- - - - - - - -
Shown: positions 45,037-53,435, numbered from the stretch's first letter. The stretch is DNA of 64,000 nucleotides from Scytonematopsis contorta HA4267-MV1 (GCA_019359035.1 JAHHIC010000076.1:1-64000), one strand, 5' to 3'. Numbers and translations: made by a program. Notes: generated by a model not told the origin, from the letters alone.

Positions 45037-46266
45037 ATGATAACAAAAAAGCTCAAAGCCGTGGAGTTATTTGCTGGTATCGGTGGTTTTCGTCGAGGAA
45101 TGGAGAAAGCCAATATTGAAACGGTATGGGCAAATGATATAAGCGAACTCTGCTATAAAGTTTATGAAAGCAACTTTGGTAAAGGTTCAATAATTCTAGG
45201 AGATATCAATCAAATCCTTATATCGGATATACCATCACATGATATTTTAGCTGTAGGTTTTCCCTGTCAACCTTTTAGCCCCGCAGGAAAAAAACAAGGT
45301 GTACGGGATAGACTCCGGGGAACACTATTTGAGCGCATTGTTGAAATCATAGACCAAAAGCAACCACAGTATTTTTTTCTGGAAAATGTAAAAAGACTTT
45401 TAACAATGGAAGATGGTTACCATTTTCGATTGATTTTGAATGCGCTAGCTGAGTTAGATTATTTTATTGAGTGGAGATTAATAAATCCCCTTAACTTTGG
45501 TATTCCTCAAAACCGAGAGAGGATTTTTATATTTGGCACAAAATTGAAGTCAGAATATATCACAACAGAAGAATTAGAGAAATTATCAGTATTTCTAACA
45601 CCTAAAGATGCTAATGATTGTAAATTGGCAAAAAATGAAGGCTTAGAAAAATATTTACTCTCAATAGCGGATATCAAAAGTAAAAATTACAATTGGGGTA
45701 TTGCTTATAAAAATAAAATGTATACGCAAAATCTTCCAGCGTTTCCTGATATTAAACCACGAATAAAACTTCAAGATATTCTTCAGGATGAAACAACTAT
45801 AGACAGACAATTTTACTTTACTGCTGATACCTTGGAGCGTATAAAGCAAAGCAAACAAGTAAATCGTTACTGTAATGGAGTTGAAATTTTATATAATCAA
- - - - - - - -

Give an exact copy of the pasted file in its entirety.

Shown: positions 45,037-53,435, numbered from the stretch's first letter. The stretch is DNA of 64,000 nucleotides from Scytonematopsis contorta HA4267-MV1 (GCA_019359035.1 JAHHIC010000076.1:1-64000), one strand, 5' to 3'. Numbers and translations: made by a program. Notes: generated by a model not told the origin, from the letters alone.

Positions 45037-46266
45037 ATGATAACAAAAAAGCTCAAAGCCGTGGAGTTATTTGCTGGTATCGGTGGTTTTCGTCGAGGAA
45101 TGGAGAAAGCCAATATTGAAACGGTATGGGCAAATGATATAAGCGAACTCTGCTATAAAGTTTATGAAAGCAACTTTGGTAAAGGTTCAATAATTCTAGG
45201 AGATATCAATCAAATCCTTATATCGGATATACCATCACATGATATTTTAGCTGTAGGTTTTCCCTGTCAACCTTTTAGCCCCGCAGGAAAAAAACAAGGT
45301 GTACGGGATAGACTCCGGGGAACACTATTTGAGCGCATTGTTGAAATCATAGACCAAAAGCAACCACAGTATTTTTTTCTGGAAAATGTAAAAAGACTTT
45401 TAACAATGGAAGATGGTTACCATTTTCGATTGATTTTGAATGCGCTAGCTGAGTTAGATTATTTTATTGAGTGGAGATTAATAAATCCCCTTAACTTTGG
45501 TATTCCTCAAAACCGAGAGAGGATTTTTATATTTGGCACAAAATTGAAGTCAGAATATATCACAACAGAAGAATTAGAGAAATTATCAGTATTTCTAACA
45601 CCTAAAGATGCTAATGATTGTAAATTGGCAAAAAATGAAGGCTTAGAAAAATATTTACTCTCAATAGCGGATATCAAAAGTAAAAATTACAATTGGGGTA
45701 TTGCTTATAAAAATAAAATGTATACGCAAAATCTTCCAGCGTTTCCTGATATTAAACCACGAATAAAACTTCAAGATATTCTTCAGGATGAAACAACTAT
45801 AGACAGACAATTTTACTTTACTGCTGATACCTTGGAGCGTATAAAGCAAAGCAAACAAGTAAATCGTTACTGTAATGGAGTTGAAATTTTATATAATCAA